Few years ago I learned about the work of James Russell, a very successful commercial photographer that used to share his thinking about photography in a couple of forums in the web.
“When I finally discovered photography it was like finding the right partner; you just know it’s for life”.- James Russell
I always liked to read his musings. This below is from the dpreview forums where he used to share his mind years ago.
The first time I saw a beautiful photograph, I fell in love. Photography was what I was going to do and that was that. To reach success in my segment of photography it takes a dedication that borders on obsession. It takes 14 hour days, either producing, testing, shooting, selling, networking.
It is a true and complete obsession.
We recently hosted a class from UNLV in our studio. I asked each student why they are taking the class. All gave different responses, but in the end the same answer; they have no choice. Photography was in their heart and soul and their direction is set.
If anyone thinks photography at any level is not a real job, they are either naive, or obtuse, because few jobs require such a heavy investment in time, capital and emotion. My studio has concepted and produce photographs that have produced sales increases of 400% from previous advertising endeavors. My financial rewards are acceptable, but far below that of fortune 500 company’s CEO and in a world where sales rule, I have sold a lot of goods.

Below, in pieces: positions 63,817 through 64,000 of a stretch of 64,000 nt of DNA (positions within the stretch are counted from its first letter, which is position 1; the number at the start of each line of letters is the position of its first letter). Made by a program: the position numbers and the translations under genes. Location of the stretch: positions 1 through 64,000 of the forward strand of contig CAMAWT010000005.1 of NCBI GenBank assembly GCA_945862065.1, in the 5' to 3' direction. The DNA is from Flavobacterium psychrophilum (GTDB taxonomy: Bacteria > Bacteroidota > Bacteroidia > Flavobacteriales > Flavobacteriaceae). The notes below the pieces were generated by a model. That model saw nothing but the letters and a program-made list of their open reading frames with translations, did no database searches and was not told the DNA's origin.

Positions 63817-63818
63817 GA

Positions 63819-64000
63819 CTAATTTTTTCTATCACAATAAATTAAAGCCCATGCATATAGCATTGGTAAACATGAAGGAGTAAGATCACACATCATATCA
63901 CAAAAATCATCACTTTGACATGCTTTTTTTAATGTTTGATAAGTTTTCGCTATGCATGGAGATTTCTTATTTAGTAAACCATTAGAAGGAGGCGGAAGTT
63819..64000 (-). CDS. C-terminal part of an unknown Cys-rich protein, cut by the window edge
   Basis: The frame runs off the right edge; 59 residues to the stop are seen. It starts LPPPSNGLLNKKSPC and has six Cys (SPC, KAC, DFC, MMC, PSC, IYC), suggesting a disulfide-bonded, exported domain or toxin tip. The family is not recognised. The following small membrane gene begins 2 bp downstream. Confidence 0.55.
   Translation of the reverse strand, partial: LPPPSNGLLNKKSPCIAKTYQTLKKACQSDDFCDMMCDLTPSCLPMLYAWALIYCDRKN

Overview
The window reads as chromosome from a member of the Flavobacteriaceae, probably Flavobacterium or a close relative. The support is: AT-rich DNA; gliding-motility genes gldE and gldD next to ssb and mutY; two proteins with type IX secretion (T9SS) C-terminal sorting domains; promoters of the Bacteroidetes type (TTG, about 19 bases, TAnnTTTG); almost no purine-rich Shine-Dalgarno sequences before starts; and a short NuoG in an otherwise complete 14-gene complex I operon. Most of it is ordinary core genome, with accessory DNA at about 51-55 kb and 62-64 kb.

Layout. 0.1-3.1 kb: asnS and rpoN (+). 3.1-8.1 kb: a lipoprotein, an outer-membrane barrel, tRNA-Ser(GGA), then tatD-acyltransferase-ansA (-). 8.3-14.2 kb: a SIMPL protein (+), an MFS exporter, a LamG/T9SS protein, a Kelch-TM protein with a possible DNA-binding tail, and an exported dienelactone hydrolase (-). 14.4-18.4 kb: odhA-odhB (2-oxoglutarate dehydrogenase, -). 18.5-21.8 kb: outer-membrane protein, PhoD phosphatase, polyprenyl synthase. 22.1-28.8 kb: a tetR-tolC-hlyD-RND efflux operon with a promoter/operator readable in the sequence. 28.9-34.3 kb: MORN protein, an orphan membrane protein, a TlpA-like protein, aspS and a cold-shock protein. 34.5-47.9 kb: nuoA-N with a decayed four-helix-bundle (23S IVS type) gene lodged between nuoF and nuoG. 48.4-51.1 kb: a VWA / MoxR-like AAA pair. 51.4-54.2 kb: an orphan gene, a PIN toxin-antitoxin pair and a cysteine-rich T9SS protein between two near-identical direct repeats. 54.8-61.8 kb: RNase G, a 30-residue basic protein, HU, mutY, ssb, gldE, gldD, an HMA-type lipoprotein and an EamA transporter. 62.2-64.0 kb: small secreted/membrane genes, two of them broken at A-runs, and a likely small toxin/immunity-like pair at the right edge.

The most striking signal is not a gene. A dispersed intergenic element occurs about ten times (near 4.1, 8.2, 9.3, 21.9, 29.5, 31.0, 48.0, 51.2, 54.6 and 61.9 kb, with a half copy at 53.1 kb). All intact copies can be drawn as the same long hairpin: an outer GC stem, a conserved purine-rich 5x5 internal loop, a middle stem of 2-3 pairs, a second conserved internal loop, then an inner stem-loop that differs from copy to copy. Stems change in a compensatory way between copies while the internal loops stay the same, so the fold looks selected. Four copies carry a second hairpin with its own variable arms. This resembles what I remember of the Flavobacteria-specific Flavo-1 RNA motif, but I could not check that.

Photography never lets you rest. You walk through a park you see an idea for a photograph, you walk through Times Square and you see 2,000 beautiful photographs, most you didn’t take and all you wanted to produce.
Still, the end result is if you really and truly want to be a photographer, nothing will stop you because you have no choice.
Most photographers are still trying to find out what to do for a living and luck has little to do with success in this, or any other business.
There is pleanty of room for an honest, talented and hard working photographer and little room for one that doesn’t posses these qualities, regardless of some popular perceptions.
Sometimes who you know helps, but usually, especially long term, success comes from tenacity, talent and knowledge. You know, all the things your dad told you.
The most imporant ingredient for success is not to limit yourself. Don’t sit in Little Rock and dream of being the next great fashion maven, just hopping someone from Conde Nast drops by and discovers you. Go to where the business is, or develop a business plan that gets the business to you.
Do the hard thing. Think like your clients think, find a way to give them what they want in an honest, straightforward manner. Offer more than your competition.
Most of all, become good. Become real good. Work so you can compelte whatever assignment is given to you.
I like most of my clients, but if I didn’t it really would not effect my performance as my standards are my standards, not some arbitrary level of quality that depends on the moment.
If I have a situation or client I don’t enjoy, I try to step back and think how they view me and the process. Why they hired me, who they have to please after my work is done. Usually it makes for a more understanding and positive production.
The best advice I can give anyone is to do it your way. Be unique, not what everyone else is. Listen to others, but take everything with a grain of salt. The most successful people in any field, usually make their own paths.
You can be anything you want to be.